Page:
Premium rate numbers are legal, making it difficult for operators to anticipate Wangiri. An official of Airtel Nigeria – worst hit by recent wave of Wangiri – told PREMIUM TIMES that whenever the networks senses an unusual activity on any of such lines, it is barred.

Telephone companies, in developed countries, usually offer blocking services to allow users bar premium rate numbers. But these blocking services are not available in Nigeria.

The Nigerian Communications Commission does not even acknowledge Wangiri as a scam.

“It is not everything you call scam,” Reuben Mouka, spokesperson of the commissioner said.

He argued that victims lose money on their volition and curiosity, by choosing to call back unknown missed calls.

“The man [fraudsters] did not force you to call back,” he added while blaming the networks for allowing the fraudsters access.

Global scam

On the eve of Easter this year, similar fraudsters, using the same numbers – +88233010849, +88233010830, +88233010811 – targeted 53,000 Latvian Mobile Telephone, LMT, users. About 2500 customers were defrauded.

To keep the festive feeling, LMT compensated customers for damages suffered.

The fraud has also been recently reported in many African and Asian countries.

Kamai Chilumbu, from Lusaka in Zambia, also narrated a similar fraud story to PREMIUM TIMES.

European countries have already taken stern action against Wangiri fraudsters.

In August, 2010, the London Metropolitan Police rounded up nine fraudsters for a similar crime. But the fraudsters are recording massive success in Nigeria and other countries where the law is not stringent enough or authorities are looking the other way.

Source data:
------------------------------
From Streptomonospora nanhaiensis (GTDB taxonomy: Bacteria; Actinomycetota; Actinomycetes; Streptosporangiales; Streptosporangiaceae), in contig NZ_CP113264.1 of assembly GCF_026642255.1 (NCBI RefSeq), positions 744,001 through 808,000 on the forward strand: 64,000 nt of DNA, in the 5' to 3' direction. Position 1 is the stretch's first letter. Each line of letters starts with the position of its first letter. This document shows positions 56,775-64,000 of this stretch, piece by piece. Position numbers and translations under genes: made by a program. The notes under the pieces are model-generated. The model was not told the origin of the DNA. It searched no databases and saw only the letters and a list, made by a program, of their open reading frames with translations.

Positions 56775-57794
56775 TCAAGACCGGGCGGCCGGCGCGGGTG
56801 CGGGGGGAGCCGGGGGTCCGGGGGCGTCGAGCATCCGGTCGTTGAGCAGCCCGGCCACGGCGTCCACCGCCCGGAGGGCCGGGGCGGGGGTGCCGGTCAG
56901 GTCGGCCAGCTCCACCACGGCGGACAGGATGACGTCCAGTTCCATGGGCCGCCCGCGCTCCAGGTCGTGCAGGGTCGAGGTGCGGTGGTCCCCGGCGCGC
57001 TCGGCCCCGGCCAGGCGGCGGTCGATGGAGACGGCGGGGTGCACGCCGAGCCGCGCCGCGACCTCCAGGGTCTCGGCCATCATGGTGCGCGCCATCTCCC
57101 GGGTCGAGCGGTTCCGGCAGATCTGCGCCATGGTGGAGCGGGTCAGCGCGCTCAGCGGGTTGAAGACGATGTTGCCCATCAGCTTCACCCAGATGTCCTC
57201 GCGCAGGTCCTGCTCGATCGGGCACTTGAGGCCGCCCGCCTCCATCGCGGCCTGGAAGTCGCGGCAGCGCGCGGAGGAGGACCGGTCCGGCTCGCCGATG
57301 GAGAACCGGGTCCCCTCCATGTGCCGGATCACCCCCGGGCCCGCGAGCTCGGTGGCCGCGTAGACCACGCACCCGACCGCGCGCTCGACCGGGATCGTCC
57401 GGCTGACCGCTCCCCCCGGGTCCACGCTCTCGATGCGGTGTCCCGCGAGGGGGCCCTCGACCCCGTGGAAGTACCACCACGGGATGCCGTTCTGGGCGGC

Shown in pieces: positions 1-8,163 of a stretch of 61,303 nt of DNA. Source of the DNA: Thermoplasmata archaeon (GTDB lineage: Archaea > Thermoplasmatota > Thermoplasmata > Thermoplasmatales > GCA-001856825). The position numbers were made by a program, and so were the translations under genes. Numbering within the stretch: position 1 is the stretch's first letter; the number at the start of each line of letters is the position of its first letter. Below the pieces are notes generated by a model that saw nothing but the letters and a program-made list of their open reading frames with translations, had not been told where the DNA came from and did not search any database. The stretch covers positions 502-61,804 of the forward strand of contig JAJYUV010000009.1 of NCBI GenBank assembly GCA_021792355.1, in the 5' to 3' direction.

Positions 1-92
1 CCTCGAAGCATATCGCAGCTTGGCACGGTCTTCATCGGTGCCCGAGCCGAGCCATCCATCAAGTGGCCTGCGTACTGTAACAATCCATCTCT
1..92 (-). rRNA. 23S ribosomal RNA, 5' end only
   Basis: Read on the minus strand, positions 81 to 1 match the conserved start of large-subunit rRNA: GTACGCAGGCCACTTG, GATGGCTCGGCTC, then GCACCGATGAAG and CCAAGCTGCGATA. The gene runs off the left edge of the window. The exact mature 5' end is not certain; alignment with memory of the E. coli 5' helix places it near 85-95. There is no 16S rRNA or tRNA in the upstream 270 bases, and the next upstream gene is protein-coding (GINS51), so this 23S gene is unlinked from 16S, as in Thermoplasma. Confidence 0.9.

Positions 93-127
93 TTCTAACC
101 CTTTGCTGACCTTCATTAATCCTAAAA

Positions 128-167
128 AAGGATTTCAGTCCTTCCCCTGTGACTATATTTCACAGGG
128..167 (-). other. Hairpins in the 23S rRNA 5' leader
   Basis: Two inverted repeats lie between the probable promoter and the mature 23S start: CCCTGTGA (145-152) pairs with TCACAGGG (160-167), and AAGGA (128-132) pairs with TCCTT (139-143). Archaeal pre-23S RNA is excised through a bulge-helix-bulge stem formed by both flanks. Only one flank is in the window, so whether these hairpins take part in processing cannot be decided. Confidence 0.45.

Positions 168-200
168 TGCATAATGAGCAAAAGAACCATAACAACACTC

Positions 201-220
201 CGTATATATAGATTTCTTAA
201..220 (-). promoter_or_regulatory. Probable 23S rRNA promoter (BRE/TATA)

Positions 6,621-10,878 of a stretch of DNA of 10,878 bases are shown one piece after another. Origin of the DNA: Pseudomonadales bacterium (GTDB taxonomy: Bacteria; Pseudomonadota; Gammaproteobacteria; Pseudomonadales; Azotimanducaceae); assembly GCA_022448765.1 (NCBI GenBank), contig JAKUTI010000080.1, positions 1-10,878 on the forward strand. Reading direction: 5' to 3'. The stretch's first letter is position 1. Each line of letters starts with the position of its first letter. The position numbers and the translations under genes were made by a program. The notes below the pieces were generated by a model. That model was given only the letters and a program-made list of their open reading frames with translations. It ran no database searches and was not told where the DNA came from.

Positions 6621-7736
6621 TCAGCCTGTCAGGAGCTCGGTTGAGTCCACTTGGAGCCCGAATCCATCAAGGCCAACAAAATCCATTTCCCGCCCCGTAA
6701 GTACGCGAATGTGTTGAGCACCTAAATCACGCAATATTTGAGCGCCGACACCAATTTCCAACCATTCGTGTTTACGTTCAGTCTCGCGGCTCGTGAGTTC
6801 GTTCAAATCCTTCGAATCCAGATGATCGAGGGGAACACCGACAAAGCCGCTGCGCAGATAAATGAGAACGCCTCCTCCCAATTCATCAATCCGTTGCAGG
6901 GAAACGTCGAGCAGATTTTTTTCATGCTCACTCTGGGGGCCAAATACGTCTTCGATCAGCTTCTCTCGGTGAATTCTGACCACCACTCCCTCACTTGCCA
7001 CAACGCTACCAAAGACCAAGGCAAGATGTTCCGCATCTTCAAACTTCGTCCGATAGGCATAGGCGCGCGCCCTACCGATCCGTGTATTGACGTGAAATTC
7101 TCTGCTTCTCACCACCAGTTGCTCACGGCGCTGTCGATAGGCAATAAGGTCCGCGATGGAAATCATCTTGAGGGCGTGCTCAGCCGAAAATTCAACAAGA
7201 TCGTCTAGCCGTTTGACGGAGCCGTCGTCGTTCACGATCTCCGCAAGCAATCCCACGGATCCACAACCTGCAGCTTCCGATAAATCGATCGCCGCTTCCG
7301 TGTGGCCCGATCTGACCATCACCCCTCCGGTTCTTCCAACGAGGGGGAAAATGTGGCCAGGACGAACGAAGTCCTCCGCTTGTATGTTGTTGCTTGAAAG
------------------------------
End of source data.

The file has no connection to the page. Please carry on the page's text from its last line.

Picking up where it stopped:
Mr. Mohammed, like many other victims in Nigeria, hardly reports these cases to the authorities.

“I do not trust the police to solve this kind of crime,” he said. “It is a waste of time to try to get my money back.”

“The number still flashes from time to time but I just ignore it,” Mr. Nsan said.

Ekenne Campaign AD

Support PREMIUM TIMES' journalism of integrity and credibility


Good journalism costs a lot of money. Yet only good journalism can ensure the possibility of a good society, an accountable democracy, and a transparent government.

For continued free access to the best investigative journalism in the country we ask you to consider making a modest support to this noble endeavour.

By contributing to PREMIUM TIMES, you are helping to sustain a journalism of relevance and ensuring it remains free and available to all.


NEVER MISS A THING AGAIN! Subscribe to our newsletter

* indicates required


Now available on

  Premium Times Android mobile applicationPremium Times iOS mobile applicationPremium Times blackberry mobile applicationPremium Times windows mobile application

TEXT AD: This space is available for a Text_Ad.. Call Willie on +2347088095401 for more information

All rights reserved. This material and any other material on this platform may not be reproduced, published, broadcast, written or distributed in full or in part, without written permission from PREMIUM TIMES.